Three Nikiski High School students have figured out a way to spread their love of reading to those with less access to literature.
Spearheaded by senior Savannah Rizzo, the trio formed T-books nearly three years ago, to fundraise money and purchase reading materials for middle school students, which they then personally drop of at school sites around the central Kenai Peninsula.
“I figured that I could actually help someone with their situation, that is something to do on a mass scale,” Rizzo said. “Books are a form of comfort therapy and its really good for kids to have something like that or something that they care about. I love reading and I want to give others the opportunity to read if they can’t get the opportunity to themselves.”
At the start of this school year, T-Books expanded operations all the way out to Hope School at the edge of the Kenai Peninsula. Previously they had supplied students in Nikiski, Kenai and Soldotna with the big hauls.
The group, which also includes sophomores Maisey Potten and Sarah Nash, first visits a school and finds out what titles their younger peers are looking for. They can’t always buy everything the student’s want, but will try their best to find similar stories. They purchase in bulk from online warehouses, where entire pallets can cost only $600.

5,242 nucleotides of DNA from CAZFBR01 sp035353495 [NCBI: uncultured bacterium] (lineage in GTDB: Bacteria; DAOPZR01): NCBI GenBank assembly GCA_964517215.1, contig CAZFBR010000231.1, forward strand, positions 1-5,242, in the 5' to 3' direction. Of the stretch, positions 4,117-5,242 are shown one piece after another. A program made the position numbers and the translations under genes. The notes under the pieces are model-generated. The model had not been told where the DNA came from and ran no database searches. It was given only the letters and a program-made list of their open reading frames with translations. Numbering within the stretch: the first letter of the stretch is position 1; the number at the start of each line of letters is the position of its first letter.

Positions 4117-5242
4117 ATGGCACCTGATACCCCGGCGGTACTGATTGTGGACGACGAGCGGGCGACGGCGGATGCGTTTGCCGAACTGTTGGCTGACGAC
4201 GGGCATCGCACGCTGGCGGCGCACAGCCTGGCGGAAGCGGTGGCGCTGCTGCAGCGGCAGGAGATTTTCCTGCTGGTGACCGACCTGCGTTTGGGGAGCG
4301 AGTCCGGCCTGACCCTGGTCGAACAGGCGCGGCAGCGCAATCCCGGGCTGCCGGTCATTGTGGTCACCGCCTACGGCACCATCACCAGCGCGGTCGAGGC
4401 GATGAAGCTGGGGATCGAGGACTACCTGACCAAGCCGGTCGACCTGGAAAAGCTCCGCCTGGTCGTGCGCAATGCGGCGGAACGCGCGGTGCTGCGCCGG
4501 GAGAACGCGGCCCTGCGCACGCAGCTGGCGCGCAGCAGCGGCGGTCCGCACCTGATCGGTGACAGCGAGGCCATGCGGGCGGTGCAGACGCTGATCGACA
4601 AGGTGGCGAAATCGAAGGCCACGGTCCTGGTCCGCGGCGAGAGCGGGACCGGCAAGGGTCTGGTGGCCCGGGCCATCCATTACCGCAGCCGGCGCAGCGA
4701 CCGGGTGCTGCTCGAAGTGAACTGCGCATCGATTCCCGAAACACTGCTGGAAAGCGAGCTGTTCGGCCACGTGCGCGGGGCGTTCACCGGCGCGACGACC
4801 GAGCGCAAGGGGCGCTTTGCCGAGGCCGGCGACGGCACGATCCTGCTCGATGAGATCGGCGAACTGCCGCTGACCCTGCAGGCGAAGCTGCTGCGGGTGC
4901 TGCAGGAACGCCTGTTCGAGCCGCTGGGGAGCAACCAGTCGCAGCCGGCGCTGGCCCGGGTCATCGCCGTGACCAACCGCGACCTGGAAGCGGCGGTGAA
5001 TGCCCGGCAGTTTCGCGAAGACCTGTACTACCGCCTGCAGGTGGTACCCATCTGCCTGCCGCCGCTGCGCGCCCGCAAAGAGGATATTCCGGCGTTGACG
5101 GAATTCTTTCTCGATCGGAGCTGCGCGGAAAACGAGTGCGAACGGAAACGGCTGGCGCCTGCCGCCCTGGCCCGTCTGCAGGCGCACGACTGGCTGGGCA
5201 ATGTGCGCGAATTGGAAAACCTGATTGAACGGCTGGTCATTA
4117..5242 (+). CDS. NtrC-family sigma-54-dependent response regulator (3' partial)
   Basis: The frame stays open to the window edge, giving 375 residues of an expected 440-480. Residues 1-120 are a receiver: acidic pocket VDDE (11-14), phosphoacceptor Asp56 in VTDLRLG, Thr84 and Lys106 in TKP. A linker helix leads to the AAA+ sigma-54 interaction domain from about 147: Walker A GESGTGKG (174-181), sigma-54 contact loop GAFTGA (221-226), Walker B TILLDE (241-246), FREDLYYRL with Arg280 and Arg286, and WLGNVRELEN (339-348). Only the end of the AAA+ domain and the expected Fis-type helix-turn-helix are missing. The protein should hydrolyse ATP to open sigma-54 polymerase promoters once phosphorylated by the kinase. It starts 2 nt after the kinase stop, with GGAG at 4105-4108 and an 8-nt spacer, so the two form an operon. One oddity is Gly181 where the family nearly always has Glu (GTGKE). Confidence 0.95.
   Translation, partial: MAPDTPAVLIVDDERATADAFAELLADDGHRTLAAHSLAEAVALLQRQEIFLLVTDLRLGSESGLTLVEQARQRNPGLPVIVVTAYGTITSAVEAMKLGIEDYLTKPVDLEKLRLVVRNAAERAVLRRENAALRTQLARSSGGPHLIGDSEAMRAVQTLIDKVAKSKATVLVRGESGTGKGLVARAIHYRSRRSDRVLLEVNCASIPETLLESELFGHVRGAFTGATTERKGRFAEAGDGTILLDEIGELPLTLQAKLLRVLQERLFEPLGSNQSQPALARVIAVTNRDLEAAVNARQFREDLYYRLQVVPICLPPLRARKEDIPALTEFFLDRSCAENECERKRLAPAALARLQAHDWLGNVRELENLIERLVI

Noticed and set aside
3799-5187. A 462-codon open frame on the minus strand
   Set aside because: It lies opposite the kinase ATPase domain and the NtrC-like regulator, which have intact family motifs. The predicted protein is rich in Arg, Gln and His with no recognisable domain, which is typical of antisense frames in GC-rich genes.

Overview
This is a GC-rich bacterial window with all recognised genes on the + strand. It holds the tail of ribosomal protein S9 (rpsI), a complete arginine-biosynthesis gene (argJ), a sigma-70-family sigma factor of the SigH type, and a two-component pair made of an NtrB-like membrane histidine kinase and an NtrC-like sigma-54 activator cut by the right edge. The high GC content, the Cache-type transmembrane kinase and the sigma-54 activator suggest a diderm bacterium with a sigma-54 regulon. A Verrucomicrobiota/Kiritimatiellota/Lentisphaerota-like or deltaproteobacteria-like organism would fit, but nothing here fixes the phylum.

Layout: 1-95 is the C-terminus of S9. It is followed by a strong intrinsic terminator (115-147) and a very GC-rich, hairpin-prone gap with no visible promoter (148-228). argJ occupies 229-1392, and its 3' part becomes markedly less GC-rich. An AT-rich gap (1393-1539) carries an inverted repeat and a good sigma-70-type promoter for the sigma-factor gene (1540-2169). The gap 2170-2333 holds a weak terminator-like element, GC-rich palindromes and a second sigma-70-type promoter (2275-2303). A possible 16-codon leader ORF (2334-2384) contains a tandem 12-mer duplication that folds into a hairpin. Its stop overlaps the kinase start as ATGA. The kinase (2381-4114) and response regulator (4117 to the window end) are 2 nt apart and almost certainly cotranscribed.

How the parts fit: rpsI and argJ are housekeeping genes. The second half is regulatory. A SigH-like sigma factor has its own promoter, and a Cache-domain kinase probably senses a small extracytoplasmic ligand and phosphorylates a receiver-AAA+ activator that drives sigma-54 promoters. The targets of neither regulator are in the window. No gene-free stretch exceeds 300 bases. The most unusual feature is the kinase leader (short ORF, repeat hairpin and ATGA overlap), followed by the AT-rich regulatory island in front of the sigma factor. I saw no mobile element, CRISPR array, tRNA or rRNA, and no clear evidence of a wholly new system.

Rizzo said they target middle schoolers, because she sees it as a pivotal age that might determine whether or not someone becomes a life-long reader. There are barriers to entry.
There is a difference between owning a book and borrowing one, Rizzo insists. It gives students the chance to have something special of their own, begin a personal collection and find out what they love, she said.
Moreover, teenagers often don’t have reliable transportation to get them to and from the library when they need to pick up and drop off what they have checked out Rizzo said.
Nash said one of the most significant moments in the past two years was when she was handing a book to a little boy who took it from here and immediately smelled the pages of his new novel.
“It is a great feeling,” Nash said. “We can see how happy they are to get the books…The smell of the book is just wonderful.”
The girls have raised nearly $3,000 dollars so far and hope to continue on the tradition. Nash said she would like to continue to move the program into other schools that are willing and wanting, and it possible, to see it carried on once she and her two friends graduate high school.
Rizzo’s father, Joe Rizzo has been their main source of transportation between sites and huge supporter of the endeavor.
“I think that for her, Savannah has kind of always felt for the underdog,” Joe Rizzo said. “And the idea that we tried to teach our kids is that ‘You are pretty blessed, you have what you need’… I think she has taken that as meaning other people don’t have everything they need and if this is some small thing that she can do she wanted to do it.”